Viscous and Abrasive Fluid Control - Equilibar Back Pressure Regulators

Viscous and Abrasive Fluid Control

Accurate process control with high viscosity fluids

  • graphic of multiple orifice flow path

Equilibar back pressure regulators have a unique design qualifying them for precision pressure control in complex applications including processing viscous fluids or fluids with particulates. When traditional back pressure regulators cannot meet certain process criteria, Engineers often turn to Equilibar patented multiple-orifice back pressure regulators for a solution. Such is the case in processing viscous fluids, where Equilibar valves have been used to process glycerin, polymers, adhesives, lubricants, viscous personal care products and foods to name a few. Customers have also found that the design of the Equilibar valves is useful for processing fluids containing particles such as biomass slurries.

Viscous fluids and fluids with particulates can plug small orifices inside a valve, making it difficult to operate properly. Particles can also be abrasive, causing damage to the internal parts of a valve.

The main body of an Equilibar regulator has multiple parallel orifices through which the fluid flows. Pressure is controlled from above with a supple diaphragm which is the only moving part. As fluids travel through the regulator, the diaphragm lifts and lowers to allow flow through some or all of the orifices depending on the pressure setpoint. Pressure setpoint is determined by a “pilot pressure” of air or other fluid on top of the diaphragm. As flow and pressure conditions change, the diaphragm responds.

The regulator body and diaphragm can be fabricated with materials to withstand abrasive fluids or any other temperature or chemical compatibility concerns. This flexibility allows the Equilibar valve to handle viscous fluids as well as fluids with particles. And because of its simple design, it is easy to disassemble and clean the orifices if the flow path does become blocked

Case Study: Firsthand account of Equilibar performance with particles in fluid

A long-time Equilibar customer in Germany, Anton Nagy, wrote a case study about a catalysis application where rust had formed in the process lines during an unexpected disruption. When the process lines were disassembled for maintenance, the customer found that rust had accumulated in some of the process equipment, including in the orifices of the Equilibar valve body. They cleaned the valve, put it back into service and it continued to work.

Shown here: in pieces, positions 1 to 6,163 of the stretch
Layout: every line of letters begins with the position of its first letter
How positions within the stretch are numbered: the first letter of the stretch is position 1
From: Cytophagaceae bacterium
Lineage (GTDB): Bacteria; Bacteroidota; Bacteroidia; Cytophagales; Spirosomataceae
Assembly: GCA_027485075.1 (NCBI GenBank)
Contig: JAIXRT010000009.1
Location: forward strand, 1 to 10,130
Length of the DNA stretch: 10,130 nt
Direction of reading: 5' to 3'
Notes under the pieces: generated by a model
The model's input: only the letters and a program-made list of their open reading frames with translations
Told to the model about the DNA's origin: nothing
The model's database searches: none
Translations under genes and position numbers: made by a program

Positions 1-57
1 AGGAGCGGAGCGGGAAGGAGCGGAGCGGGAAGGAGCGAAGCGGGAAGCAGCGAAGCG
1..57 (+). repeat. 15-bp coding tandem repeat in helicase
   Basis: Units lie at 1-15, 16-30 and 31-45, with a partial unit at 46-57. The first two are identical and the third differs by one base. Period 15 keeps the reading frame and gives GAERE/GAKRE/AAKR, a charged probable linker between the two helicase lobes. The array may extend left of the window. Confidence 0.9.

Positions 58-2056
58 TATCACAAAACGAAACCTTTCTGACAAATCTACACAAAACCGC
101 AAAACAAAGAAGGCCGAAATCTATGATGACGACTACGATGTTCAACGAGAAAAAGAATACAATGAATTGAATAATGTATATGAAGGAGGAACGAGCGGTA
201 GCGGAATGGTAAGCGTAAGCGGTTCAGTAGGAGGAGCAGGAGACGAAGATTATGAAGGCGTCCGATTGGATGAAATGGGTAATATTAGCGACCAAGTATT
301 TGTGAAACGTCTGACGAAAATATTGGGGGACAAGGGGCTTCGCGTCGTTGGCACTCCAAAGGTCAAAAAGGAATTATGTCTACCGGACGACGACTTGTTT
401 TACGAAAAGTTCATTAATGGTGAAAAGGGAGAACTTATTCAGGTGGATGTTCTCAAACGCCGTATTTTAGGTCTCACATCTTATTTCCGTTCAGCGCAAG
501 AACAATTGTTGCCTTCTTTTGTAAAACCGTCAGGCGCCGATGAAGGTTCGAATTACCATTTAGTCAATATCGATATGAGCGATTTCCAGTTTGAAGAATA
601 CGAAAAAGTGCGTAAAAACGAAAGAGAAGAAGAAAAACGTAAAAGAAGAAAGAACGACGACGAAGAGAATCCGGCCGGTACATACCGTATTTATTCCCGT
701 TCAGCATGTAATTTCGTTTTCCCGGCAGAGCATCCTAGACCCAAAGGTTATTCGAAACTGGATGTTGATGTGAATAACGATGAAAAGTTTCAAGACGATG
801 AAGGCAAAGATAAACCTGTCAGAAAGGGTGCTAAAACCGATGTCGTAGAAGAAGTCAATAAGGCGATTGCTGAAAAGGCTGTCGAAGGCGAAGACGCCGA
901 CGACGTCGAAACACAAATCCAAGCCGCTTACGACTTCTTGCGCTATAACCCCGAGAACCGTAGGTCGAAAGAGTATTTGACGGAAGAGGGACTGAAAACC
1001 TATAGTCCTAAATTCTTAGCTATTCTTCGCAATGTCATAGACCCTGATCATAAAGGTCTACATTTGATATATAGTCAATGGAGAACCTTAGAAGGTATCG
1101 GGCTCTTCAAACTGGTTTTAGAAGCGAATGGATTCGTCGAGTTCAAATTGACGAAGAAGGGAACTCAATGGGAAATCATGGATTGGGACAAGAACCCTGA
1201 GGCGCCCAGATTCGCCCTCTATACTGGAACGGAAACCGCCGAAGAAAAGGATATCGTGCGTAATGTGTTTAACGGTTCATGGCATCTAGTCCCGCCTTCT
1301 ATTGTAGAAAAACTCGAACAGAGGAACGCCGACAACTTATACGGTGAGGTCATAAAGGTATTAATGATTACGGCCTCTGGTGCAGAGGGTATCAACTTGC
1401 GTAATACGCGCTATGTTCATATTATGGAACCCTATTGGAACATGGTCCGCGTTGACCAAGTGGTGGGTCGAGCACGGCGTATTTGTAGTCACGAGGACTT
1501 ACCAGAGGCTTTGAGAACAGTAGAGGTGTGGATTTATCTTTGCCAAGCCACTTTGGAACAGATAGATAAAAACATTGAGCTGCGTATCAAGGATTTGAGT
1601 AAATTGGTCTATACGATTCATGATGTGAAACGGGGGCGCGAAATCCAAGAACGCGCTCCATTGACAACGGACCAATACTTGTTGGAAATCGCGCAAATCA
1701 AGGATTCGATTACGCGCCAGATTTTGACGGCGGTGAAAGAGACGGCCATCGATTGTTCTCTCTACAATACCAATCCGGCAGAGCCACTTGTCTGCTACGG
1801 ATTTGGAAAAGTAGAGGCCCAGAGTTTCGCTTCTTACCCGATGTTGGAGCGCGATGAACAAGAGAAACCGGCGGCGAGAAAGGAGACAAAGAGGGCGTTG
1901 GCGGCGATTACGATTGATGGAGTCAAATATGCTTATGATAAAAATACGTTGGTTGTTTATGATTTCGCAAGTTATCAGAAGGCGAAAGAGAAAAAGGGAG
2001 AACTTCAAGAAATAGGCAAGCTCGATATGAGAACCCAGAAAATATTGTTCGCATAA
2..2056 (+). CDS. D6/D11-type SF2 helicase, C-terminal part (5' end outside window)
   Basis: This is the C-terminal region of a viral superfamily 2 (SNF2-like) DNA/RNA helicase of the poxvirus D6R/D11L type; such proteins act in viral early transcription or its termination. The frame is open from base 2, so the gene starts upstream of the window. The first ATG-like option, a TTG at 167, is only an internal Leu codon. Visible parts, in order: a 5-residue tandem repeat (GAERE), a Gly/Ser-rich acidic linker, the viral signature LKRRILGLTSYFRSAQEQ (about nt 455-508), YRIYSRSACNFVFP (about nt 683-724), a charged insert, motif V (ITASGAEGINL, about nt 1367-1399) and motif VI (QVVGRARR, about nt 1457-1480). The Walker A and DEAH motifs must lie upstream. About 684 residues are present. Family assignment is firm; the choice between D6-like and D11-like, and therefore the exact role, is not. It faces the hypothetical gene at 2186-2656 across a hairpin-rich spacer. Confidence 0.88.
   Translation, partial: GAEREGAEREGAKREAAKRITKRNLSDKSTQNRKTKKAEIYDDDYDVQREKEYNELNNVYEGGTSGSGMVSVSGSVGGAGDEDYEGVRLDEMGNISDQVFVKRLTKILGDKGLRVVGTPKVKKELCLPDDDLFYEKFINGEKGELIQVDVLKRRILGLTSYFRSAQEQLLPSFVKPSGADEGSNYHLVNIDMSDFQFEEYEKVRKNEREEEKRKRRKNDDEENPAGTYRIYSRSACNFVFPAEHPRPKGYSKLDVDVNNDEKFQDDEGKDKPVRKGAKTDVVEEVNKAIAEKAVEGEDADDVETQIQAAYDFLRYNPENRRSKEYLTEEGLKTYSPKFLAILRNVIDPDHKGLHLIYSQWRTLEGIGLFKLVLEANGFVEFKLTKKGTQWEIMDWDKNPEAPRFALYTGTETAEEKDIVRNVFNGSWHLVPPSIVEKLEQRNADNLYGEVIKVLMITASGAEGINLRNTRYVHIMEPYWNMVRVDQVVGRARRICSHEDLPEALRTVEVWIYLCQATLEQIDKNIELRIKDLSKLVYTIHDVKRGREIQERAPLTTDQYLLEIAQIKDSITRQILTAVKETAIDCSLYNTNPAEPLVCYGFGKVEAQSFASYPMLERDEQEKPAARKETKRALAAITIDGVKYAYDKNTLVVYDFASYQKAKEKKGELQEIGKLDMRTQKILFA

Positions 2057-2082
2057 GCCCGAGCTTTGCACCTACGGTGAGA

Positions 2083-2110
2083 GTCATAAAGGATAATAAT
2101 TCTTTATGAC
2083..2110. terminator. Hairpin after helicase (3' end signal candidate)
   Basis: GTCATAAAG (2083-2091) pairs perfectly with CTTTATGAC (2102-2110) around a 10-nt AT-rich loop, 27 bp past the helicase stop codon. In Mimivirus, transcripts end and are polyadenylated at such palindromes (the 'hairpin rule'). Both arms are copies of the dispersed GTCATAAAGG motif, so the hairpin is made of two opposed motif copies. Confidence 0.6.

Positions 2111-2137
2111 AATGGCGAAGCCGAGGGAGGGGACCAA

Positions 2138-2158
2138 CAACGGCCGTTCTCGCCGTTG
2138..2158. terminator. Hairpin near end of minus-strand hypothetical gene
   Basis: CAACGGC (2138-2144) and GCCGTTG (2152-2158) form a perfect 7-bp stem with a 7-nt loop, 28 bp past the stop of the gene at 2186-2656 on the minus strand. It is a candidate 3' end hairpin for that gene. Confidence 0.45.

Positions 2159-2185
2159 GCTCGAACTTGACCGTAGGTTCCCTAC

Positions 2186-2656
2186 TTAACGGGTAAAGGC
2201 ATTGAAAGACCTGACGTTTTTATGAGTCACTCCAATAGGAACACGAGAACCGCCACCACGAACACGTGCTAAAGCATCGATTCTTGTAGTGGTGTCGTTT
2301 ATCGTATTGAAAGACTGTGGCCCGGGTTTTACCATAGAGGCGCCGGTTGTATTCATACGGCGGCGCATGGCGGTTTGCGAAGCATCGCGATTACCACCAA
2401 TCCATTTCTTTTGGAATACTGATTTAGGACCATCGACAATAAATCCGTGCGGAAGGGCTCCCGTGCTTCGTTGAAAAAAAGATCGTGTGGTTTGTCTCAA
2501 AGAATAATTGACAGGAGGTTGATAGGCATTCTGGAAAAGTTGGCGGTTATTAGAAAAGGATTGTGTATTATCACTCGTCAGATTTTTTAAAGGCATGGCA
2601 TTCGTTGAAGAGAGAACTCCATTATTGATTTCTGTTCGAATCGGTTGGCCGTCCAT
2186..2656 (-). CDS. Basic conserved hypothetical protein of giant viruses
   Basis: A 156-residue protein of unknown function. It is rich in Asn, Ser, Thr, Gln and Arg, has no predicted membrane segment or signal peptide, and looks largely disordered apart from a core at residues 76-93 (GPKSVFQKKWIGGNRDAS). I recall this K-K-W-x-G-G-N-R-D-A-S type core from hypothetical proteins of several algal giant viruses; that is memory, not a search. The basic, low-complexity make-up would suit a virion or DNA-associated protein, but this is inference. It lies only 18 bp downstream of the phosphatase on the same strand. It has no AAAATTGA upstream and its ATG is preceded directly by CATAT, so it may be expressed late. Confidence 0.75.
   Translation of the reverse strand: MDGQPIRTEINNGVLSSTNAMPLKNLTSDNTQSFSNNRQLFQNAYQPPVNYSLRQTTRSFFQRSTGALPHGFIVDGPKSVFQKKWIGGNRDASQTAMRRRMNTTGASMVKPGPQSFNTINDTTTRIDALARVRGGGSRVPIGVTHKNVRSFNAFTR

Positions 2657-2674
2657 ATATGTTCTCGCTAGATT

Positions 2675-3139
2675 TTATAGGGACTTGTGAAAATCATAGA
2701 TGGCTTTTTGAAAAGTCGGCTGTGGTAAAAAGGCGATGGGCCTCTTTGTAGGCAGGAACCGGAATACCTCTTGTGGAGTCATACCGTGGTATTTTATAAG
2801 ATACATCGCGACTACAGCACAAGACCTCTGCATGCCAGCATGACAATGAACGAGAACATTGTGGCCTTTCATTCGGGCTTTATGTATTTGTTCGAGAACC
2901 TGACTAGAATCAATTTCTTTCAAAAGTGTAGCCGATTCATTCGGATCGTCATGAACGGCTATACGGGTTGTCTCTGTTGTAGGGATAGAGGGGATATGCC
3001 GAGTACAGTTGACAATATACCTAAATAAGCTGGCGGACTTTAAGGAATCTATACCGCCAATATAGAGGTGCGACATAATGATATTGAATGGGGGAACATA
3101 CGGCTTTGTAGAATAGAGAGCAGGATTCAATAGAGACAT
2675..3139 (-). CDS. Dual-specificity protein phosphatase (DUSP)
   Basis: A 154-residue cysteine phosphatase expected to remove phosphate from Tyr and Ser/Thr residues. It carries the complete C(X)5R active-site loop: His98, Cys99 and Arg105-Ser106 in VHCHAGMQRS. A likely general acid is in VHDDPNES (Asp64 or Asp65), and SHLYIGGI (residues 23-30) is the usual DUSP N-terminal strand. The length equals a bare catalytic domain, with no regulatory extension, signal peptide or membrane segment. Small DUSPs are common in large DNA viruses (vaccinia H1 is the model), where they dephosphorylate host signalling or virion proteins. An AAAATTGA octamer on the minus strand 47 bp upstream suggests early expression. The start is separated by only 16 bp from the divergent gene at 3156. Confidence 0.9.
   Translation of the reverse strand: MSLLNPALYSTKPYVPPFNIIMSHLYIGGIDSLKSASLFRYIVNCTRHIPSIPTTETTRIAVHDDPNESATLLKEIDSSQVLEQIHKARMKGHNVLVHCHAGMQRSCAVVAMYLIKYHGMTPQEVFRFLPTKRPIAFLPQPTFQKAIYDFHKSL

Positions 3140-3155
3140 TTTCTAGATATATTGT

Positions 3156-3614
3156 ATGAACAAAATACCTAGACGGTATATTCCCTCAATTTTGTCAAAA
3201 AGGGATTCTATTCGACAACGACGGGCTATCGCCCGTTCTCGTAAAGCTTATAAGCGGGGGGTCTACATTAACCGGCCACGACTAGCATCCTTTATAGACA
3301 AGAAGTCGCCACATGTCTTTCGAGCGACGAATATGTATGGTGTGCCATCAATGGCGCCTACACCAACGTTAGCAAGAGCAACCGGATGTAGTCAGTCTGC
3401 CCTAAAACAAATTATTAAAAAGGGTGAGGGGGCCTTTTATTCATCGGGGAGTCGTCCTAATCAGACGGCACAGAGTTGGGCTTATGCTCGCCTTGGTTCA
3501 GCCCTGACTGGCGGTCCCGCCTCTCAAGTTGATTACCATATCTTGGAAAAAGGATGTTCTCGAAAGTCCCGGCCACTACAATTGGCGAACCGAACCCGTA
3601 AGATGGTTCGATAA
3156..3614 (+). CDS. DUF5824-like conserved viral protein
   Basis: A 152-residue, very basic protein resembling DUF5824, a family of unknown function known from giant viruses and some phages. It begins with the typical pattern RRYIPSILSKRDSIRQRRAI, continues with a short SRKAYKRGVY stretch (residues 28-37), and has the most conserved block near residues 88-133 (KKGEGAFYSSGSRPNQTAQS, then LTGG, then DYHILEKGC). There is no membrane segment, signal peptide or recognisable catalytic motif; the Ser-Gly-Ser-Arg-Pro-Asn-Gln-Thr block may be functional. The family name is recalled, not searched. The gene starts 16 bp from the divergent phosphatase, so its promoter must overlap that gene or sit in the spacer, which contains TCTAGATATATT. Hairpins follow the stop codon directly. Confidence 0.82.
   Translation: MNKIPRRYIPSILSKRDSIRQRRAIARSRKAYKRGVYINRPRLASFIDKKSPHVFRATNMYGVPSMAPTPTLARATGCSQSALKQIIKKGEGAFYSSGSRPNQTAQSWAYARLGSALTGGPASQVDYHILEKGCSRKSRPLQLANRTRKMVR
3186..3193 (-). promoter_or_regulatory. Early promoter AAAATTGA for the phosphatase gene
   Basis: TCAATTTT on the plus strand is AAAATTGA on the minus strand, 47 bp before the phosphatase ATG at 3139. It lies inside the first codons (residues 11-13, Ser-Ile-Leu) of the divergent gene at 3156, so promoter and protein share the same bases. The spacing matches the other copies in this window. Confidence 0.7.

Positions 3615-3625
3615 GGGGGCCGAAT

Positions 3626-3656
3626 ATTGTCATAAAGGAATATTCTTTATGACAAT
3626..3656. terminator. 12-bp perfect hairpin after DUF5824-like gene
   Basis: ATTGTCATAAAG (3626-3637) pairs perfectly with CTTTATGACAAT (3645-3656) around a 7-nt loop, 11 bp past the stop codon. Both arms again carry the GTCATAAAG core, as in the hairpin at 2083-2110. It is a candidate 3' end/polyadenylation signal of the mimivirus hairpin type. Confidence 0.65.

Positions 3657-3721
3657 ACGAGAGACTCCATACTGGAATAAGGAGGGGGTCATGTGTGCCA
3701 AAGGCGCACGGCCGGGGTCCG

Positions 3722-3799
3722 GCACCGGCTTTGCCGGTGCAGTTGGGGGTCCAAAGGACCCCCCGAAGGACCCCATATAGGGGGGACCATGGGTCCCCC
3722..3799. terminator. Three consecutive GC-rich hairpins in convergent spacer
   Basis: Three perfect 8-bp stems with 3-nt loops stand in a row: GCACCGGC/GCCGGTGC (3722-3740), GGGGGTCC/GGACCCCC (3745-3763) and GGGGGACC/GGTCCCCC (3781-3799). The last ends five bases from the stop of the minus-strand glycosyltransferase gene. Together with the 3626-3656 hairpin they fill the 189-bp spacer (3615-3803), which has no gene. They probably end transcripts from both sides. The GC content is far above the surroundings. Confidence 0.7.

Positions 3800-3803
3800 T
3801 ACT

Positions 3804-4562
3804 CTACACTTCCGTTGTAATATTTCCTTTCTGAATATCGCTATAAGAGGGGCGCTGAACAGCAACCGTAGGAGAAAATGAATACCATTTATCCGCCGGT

“To our amazement, the Equilibar valve continued to work after just flushing the system with nitrogen and a small amount of water.” This easy repair was possible because the large orifice size of the holes in the Equilibar makes them easy to clean and less prone to blockage. “Because of this, the feed-section of the (catalysis reactor) unit could be purged and immediately started back up,” Nagy said. “It wasn’t even necessary to change the stainless steel diaphragm.”

In this case, the Equilibar valve was designed to provide flow control for a high temperature monomer reactor which normally would not expect to experience particulate flow, but the Equilibar valve with its multiple orifice design and fast acting diaphragm is well suited for such cases when needed.

For more information, please contact an Equilibar application engineer to discuss your specific process.

Exploded view of GS valve showing unique Equilibar design

Unique Equilibar design with multiple orifices and flexible diaphragm results in excellent control of viscous fluids and fluids containing particles

graphic of multiple orifice flow path

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Customer case study highlights how well an Equilibar valve handles an unexpected build-up of rust in the process flow

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Flow Control Magazine features oil well injection using Equilibar valves to improve performance

An exciting case study featuring oil well injection in the Bakken Basin of North Dakota was published in the June 2020 issue of Flow Control Magazine.  Co-authored by Diane Jacober of Equilibar and Christopher Duffield of Intermountain Electronics , the article explains how direct-sealing diaphragm valves offer practical advantages for difficult flow control applications, especially Read More

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